Probably the greatest thing I appreciated about this novel, though, is the immense amount of detail Gaiman offered us about the environments, the minutiae, and the belief systems he presented us with. I have an enormous bag of respect waiting for Gaiman should he ever choose to claim it, because of how impressed I was with the research that went into this book.

With that said, though, I wasn’t completely satisfied with the scope of the religions and cultures he represented. Of course, it would’ve been impossible for him to meaningfully represent every culture of the world in a 600-page novel, but most of the big characters from mythology were the easy choices, coming from popular European myth. It would’ve been nice to see a few more less popular, less anglo-centric gods be given fleshed out stories or characters. There was almost nothing from South America. Does that count as part of the barren America?

Which brings me to the subject of Native American representation. Gaiman justifies his plot-integral proposition that gods don’t thrive well in the Americas by stating that native religions were truly more about land-worship and idols than the creation of gods. I know little about most native religions, but 1) that’s a broad statement and 2) that just doesn’t seem fair. Can we truly say that or is this a case of misrepresentation and the molding of a culture to the author’s needs? I’m inclined to say the latter.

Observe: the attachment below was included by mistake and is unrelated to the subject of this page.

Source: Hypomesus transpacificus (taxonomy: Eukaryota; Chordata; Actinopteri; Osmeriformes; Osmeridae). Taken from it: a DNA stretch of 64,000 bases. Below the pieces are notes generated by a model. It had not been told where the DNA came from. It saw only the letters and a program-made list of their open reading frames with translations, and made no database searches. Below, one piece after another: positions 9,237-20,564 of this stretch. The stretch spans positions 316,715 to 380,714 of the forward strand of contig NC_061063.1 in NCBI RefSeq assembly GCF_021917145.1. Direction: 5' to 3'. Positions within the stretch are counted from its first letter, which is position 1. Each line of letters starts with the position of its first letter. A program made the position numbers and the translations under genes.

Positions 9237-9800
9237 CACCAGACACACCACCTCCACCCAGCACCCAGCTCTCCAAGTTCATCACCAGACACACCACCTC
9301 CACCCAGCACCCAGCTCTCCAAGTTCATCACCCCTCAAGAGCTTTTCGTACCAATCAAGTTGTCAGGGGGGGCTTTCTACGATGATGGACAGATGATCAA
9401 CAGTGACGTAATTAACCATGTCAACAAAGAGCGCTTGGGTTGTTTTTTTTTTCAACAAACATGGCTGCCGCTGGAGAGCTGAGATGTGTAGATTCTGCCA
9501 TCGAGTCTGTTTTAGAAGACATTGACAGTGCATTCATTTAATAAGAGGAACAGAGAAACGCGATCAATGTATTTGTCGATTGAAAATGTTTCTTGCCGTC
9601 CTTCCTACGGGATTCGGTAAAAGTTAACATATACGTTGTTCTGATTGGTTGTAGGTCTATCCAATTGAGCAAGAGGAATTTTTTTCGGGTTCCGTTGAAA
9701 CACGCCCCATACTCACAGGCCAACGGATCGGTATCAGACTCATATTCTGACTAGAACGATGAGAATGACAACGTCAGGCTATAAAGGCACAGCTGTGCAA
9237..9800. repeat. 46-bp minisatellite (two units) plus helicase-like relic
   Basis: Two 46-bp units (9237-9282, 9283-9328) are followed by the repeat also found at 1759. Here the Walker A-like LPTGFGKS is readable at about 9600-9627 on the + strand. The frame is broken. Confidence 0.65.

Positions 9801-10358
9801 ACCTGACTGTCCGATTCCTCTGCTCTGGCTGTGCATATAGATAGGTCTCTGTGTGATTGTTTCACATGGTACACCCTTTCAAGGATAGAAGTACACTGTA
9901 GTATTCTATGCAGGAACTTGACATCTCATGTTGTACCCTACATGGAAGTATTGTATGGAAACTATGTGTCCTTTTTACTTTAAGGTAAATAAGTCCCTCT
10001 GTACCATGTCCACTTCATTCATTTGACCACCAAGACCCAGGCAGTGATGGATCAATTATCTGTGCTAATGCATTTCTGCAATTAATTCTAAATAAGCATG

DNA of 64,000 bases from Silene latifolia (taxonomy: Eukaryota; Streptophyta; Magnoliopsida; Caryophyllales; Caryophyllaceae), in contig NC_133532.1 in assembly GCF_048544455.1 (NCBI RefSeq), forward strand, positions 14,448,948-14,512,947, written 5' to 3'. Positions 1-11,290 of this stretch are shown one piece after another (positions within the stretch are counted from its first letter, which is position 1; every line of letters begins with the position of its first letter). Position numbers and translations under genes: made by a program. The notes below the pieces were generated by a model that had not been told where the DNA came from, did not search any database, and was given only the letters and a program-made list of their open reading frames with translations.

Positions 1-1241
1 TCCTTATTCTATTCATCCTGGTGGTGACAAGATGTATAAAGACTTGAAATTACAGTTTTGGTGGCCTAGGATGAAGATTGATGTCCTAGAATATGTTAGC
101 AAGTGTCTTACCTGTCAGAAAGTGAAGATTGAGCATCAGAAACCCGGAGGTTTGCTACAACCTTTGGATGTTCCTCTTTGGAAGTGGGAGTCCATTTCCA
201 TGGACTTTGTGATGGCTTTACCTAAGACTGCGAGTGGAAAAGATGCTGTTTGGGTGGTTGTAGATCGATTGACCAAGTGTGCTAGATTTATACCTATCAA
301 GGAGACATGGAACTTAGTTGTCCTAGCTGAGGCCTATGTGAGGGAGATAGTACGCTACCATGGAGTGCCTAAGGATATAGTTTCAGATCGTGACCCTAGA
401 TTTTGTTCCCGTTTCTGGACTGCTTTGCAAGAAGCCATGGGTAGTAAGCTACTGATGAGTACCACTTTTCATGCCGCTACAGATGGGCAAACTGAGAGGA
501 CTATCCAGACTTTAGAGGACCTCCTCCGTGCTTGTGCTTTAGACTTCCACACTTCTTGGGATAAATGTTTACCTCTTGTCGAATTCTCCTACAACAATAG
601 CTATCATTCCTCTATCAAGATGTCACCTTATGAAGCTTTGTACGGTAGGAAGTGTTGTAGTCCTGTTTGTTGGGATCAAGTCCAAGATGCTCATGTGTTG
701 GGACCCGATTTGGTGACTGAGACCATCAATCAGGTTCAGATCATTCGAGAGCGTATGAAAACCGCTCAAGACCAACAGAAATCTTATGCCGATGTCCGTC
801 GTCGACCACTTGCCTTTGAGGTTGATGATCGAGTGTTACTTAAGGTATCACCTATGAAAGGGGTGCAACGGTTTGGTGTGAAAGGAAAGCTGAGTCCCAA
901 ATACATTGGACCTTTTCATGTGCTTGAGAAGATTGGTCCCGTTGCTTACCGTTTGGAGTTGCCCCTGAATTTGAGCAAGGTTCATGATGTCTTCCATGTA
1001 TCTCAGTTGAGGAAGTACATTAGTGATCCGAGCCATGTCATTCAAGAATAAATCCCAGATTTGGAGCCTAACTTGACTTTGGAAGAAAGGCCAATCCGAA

Despite my qualms with representation in this book, I did love it. I wouldn’t call it a master piece, but I would call it a brilliant piece of art that we can look to for inspiration.

Now, I’ve got a question about one part of the book that escaped me. Maybe someone can offer an opinion.

Toward the end, when Shadow is underneath the ice, passing out, he sees a vision of Whiskey Jack, the buffalo god, and the thunderbird god. They seem to be beckoning him, but as Hinzelmann grabs Shadow’s hand and rescues him, the gods turn away and seem to abandon him. Am I interpreting that right? If so, what is their reason for leaving him behind? Has he betrayed them by surviving or has he been tainted because the kobold saved his life? What’s going on here?!? It’s the one part of the book I couldn’t grasp and it’s been eating at me for weeks.

Please, someone, help me.

American Gods by Neil Gaiman

Mondays on the Dark Night of the Moon by Kirin Narayan

I’m a sucker for folklore and fairy tales. I feel like everyone says that. Well, I say it too. Combine that with a predisposition to whimsically splurge buying books and a University Bookstore sale, and that’s how you get your hands on a copy of this gem. Narayan was a folklorist at the University of Wisconsin, my alma mater, and I suppose she used this book in one of her classes. Someone sold it back to the bookstore I couldn’t be happier with their decision.

Narayan has collected here a sample of Kangra folktales told in the mountain dialect of northern India.

Here’s the soundbite on the back cover: